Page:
Rock Cribbing 23ft
Rock Water Bars 1
Rock Crush Created for Filling Tread 50cubic feet
Drainage Ditches 48ft
Hitch 3 started off with a relatively light hike in, as we were planning on doing a short but brutal set of four 10hr days. After a setting up camp and taking lunch we got right to work on the second set of cribbing which was started on hitch 2. Despite the fact that we were working 10hr days moral was greatly improved as Mitch was back on the job after being on light duty most of last hitch due to a back injury. The whole crew worked dedicatedly through the long days, and we accomplished our goal of finishing all of the rock setting for the second set of cribbing. Although we did not entirely finish filling the cribbing in with crush, we put down a solid base layer, finished the water bars at the top and bottom, and completed the drains so we left for the 4th of July weekend with a fully functional hardened section of trail.
At the close of our strenuous 4 day hitch we were ready for a much needed break.
Rock Cribbing 25ft
Rock Water Bars 2
Rock Crush Created for Filling Tread 100cubic feet
Drainage ditches 50ft
Hitch 2 brought our crew back into the swing of things after a much needed break. We spent the entirety of the first two days making crush for the section of cribbing we completed on hitch 1. We had discovered that while we were gone the combination of rain and horses necessitated another layer of crush on the tread. We had originally built the tread with a layer of crush, then a layer of mineral soil, another layer of finer crush, and then a top layer of mineral soil, as per our forest service contacts recommendation. With the additional crush added to the surface we found it to be a much more durable surface that should be able to handle years of abuse from equestrian usage with little maintenance.
After we were through making the majority of the crush, we refocused our efforts on our second set of cribbing. Our most experienced rock setter was unfortunately on light duty for the entire hitch due to a back injury, but this created an opportunity for the rest of the crew to alternate through taking the lead on setting rocks. It was a bit slower going, but everyone on the crew has increased their rock setting skills. Teamwork improvements also showed in our ability to move unwieldy boulders for the wall that in our earlier days in the field would have been exceedingly difficult with all six of us.
On the last day of our hitch we got hit with an unusually strong afternoon thunderstorm and got to really see our work function. Within 20 minutes a formidable stream of water was flowing down the trail and off of it where we had installed drainage structures. The tread we hardened with crush stayed solid and easy to walk on and the areas protected by our drainage features became muddy from the shear volume of water coming straight down, but it drained the way we wanted it to and stayed perfectly usable, while the rest of the trail quickly turned into a swamp that entirely swallowed boots and, at best, left its victims with soaking wet muddy feet. Experiencing this down pour was a great moral boost for the crew, as we saw firsthand that our work was functional.
The crew finished up their second hitch in the San Pedro Parks Wilderness last Wednesday. Combined with the efforts of Forest Service employees and independent volunteers we logged out and cleared about 9 miles of corridor. Because this area is under wilderness designation our main tool was the graceful crosscut saw.
The San Pedro Parks Wilderness area is a small area of high altitude forest and meadows in Northwestern New Mexico. Other than the resident summer cattle herd, the San Pedro Parks gets very few visitors.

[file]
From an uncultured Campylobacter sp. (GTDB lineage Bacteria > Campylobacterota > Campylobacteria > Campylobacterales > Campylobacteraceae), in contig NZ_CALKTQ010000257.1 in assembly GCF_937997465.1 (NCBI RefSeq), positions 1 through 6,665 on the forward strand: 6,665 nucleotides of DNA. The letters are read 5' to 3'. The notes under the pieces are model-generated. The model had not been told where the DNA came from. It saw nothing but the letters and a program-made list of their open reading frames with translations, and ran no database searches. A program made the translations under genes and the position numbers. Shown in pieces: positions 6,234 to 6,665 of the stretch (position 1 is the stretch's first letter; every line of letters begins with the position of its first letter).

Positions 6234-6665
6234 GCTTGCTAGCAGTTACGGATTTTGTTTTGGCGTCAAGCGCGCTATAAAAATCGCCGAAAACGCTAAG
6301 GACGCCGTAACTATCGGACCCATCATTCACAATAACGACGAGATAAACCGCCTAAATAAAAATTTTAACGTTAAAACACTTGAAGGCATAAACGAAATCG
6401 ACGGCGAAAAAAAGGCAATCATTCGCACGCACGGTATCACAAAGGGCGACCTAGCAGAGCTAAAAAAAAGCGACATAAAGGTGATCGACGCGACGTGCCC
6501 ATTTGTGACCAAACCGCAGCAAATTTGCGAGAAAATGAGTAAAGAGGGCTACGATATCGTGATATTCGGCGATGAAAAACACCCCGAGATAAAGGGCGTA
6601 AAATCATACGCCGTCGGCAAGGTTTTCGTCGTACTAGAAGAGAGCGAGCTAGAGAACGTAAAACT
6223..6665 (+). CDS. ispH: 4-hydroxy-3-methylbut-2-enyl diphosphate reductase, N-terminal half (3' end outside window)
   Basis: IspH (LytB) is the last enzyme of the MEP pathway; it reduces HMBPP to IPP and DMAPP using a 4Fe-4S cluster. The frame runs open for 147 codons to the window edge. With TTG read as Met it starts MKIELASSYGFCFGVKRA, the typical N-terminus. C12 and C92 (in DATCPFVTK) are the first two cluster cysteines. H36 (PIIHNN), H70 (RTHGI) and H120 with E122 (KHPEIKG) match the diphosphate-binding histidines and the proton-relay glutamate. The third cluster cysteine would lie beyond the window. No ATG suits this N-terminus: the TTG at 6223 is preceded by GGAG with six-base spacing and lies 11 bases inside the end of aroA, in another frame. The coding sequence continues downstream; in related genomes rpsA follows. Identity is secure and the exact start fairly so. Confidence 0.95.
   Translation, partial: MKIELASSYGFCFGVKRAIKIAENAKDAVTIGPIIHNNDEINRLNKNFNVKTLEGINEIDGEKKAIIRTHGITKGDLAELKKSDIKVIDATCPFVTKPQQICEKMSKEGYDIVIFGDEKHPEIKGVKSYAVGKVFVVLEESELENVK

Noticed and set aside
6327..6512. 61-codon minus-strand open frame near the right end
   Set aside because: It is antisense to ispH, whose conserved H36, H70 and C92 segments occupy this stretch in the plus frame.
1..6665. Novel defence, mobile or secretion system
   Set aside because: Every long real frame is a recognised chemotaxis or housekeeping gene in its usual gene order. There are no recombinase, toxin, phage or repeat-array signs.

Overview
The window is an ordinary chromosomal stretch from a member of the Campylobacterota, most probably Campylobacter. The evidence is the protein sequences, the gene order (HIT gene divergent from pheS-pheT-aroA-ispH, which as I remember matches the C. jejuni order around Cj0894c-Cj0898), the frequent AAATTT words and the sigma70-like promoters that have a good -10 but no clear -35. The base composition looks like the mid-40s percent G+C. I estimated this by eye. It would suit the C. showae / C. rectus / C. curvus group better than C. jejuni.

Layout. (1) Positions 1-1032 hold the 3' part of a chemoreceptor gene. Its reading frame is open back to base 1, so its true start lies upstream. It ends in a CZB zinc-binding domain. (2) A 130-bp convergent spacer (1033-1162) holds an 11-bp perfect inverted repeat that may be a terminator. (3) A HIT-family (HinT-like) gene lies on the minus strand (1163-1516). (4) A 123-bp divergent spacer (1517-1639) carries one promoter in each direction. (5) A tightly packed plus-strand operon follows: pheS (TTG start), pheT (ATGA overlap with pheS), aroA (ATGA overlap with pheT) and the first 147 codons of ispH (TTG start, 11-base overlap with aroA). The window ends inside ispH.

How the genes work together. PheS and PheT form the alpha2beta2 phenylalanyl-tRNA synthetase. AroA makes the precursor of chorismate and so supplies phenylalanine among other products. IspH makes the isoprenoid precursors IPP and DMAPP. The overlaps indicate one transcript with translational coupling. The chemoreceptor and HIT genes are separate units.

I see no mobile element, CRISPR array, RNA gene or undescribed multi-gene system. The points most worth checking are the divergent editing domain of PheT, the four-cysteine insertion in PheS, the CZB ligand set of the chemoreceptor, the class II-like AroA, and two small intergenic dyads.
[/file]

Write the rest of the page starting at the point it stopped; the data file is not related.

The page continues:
Upon completion of training with our Agency Partners in Wayne National Forest including topics such as: Local Fire Ecology, Local Field Sampling, Cultural Awareness, and USFS Radio Use Protocols, the team took time to get organized prior to hitting the field.
As fieldwork is in the begining stretches, it has been important to work through the first several plots slowly to insure quality data collection. Sarah and Heidi have done an amazing job identifying plants as Andrew and Anna embrace tree identification and measurements.
The team completed remeaurements on 3 FIREMON plots -- 2 in the Buckhorn burn area, Ironton District and 1 in the Big Baily burn area, Athens Distict. The next several months will keep the team occupied primarily in the Athens District. With temperatures rising and the bugs out in full-force, spirits remain high as we delve into the task at hand.
Cultural days have included visits to Hocking Hills State Park and the Hopewell Culture National Historical Park:
Highlights for July include FFT2 Red Card training! Keep tracking our progress here, or stop by for a site visit and help us count some trees.
These past couples of days were long and exhausting. Our mornings started at 4:30am and by 6:30am we were digging new tread. We started on a couple of rock walls this week and we look forward to seeing the end result. With there being no rain these few days the heat became physically draining and pushed us to our limit. On this hitch we have gained 274ft of finished tread and have 190ft of new tread.
We are all here for a purpose
We are here to serve
We are conservationist
And our goal is to preserve
We are strong workers
We work far and in-between
With rock walls and 24inch tread
We have become a trail team
There is so much to learn
New places to discover
What we might find
And soon will uncover
We grow stronger and wiser
As days go by
Time will seem short
And soon we’ll be saying goodbyes
But for now we have time
So we will do our best
For our work skills
Will be put to the test
This land has more to offer
Than the average person can see
Take a short walk with us
And soon you will see
We are conservationist
And it’s what we do
The trails we build
Are made especially for YOU!